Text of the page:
Sept. 15, 2001

The District of Columbia looked like a ghost town by early afternoon on Sept. 11, after the White House and other federal buildings were evacuated minutes after a passenger plane plowed into the Pentagon, less than an hour after two plans crashed into the World Trade Center in New York.

“This was a vicious, well-coordinated attack against the U.S,” said Defense Secretary Donald H. Rumsfeld at a late evening press conference. He did not want to say whether the attack was “an act of war.”

Firefighters spary water on a section of the Pentagon Tues. Sept. 11, after the building took a direct hit by an aircraft. (AP Photo/Steve Helber)

Firefighters spary water on a section of the Pentagon Tues. Sept. 11, after the building took a direct hit by an aircraft. (AP Photo/Steve Helber)

American Airlines flight 77, a Boeing 757, which left Dulles International Airport heading to Los Angeles, crashed into the northwest side of the Pentagon, the seat of the American military power, around 9:43 a.m., according to the Associated Press. Earlier, American flight 11, which left Boston heading for Los Angeles, slammed into the north tower of the World Trade Center around 8:45 a.m. And United Airlines Flight 175 en route from Boston to Los Angeles smashed into the other tower a little after 9 o’clock.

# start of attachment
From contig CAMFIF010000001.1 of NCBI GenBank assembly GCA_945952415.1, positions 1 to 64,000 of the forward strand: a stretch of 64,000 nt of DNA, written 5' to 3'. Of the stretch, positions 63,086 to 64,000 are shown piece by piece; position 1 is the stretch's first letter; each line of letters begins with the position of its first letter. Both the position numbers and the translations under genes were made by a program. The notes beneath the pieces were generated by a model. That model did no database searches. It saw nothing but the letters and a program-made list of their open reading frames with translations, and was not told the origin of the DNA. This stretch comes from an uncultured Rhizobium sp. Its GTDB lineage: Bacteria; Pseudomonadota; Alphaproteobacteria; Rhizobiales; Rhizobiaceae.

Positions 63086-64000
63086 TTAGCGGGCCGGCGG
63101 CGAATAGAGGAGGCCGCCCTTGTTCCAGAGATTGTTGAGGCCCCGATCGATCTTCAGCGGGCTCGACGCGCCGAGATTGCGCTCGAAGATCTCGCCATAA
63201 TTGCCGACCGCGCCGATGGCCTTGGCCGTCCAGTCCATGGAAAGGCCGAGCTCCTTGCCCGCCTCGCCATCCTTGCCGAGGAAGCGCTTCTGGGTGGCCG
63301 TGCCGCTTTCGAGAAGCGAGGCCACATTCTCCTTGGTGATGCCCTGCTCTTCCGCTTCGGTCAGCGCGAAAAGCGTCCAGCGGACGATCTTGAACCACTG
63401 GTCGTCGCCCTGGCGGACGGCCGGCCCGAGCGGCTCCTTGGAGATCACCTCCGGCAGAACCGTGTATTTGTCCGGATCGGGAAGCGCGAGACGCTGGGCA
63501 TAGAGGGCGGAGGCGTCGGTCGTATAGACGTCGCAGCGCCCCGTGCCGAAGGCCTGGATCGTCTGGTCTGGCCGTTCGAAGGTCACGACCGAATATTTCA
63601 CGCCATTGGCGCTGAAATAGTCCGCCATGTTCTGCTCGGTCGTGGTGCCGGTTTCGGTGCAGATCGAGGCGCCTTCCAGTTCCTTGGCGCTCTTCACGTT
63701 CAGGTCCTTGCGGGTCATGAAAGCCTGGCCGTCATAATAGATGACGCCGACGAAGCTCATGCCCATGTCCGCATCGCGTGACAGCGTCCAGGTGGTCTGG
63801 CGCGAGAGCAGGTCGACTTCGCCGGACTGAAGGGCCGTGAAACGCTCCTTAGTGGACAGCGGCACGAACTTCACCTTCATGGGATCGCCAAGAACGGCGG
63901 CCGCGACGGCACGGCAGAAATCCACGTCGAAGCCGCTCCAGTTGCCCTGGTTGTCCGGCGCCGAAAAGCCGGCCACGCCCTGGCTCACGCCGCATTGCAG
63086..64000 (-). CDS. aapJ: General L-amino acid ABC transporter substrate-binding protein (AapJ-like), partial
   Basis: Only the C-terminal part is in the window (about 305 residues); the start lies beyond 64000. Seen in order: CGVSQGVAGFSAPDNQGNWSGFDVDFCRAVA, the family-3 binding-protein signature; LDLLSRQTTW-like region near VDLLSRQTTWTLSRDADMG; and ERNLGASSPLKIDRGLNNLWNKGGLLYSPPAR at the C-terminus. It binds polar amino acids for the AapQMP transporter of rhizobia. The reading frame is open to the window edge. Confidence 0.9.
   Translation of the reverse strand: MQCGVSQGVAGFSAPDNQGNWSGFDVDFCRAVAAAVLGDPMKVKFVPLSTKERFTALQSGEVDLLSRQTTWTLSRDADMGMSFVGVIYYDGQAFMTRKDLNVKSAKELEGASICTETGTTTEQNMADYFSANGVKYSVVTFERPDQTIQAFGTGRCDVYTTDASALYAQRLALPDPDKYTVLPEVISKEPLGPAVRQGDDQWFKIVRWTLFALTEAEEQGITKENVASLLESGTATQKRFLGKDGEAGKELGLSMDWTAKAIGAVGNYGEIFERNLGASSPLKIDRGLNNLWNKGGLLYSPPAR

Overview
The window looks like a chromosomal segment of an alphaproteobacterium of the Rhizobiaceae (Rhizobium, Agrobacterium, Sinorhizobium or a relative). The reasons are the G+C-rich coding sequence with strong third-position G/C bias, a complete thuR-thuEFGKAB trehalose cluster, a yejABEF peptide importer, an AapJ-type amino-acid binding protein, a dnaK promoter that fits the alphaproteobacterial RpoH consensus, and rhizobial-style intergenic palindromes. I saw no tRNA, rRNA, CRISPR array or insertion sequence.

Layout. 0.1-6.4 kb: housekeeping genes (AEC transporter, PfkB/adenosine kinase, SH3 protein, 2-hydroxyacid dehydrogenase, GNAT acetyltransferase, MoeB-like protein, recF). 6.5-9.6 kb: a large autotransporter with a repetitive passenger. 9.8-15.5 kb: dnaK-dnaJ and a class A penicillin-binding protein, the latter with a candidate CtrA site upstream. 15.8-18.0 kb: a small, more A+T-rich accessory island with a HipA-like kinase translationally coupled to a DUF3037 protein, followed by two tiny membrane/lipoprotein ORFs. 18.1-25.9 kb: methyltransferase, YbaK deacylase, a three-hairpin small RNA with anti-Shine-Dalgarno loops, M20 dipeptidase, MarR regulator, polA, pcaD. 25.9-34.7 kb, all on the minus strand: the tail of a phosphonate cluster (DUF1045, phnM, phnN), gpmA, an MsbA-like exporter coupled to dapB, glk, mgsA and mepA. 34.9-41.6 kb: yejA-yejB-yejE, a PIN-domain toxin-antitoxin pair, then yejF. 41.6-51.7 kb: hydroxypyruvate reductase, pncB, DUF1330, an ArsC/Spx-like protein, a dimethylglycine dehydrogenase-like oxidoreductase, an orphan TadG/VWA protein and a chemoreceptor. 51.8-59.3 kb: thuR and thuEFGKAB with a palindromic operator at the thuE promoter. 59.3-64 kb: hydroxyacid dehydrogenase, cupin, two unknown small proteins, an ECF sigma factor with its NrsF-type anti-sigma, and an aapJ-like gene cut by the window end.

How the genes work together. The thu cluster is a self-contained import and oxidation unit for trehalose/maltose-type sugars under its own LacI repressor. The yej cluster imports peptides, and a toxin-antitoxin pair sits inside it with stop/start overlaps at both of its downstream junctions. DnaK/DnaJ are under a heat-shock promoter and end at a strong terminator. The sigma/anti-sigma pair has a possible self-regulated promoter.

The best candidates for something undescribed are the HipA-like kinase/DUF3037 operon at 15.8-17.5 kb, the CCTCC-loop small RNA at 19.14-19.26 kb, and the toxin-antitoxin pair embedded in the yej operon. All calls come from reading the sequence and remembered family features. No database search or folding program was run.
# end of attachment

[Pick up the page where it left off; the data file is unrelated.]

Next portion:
Then United Airline flight 93, which left Newark, N.J., for San Francisco around 8 a.m., crashed in western Pennsylvania, a little after 10 a.m. The death toll from the flights numbered about 266, according to reports, in what government officials described as the worse attack on the United States since the Japanese attack on Pearl Harbor in 1941. Within an hour, the towers in New York had completely collapsed to the ground.

Aviation officials pointed out that the fact that the flights were all heading to the West Coast was not by accident. The tanks would have been filled with several thousand gallons of gasoline, and that would have caused the large explosions.

As soon as the Pentagon was attacked, the areas around the White House became chaotic as many people began leaving the area quickly. The cars in the area were gridlocked. Emergency vehicles had their sirens blaring, as they rushed to the Pentagon.

And several persons, such as Wallicia McCaskill and Deborah Feggins, both employees at the Export/Import Bank of the United States, left their office around 10:00 a.m., walking up 14th St., N.W., in the hope of meeting up with family members at U Street, to carry them home in Maryland.

“Traffic’s so backed up, it was crazy down there,” said Ms. McCaskill, whose office is across the street from the White House.

The economy was also affected as all U.S. financial markets were closed Sept.11. Officials for the New York Stock Exchange, Nasdaq Stock Market, American Stock Exchange, Chicago Board of Trade, Chicago Mercantile Exchange, Chicago Board Options Exchange and Chicago Stock Exchange said they would stay closed Sept. 12.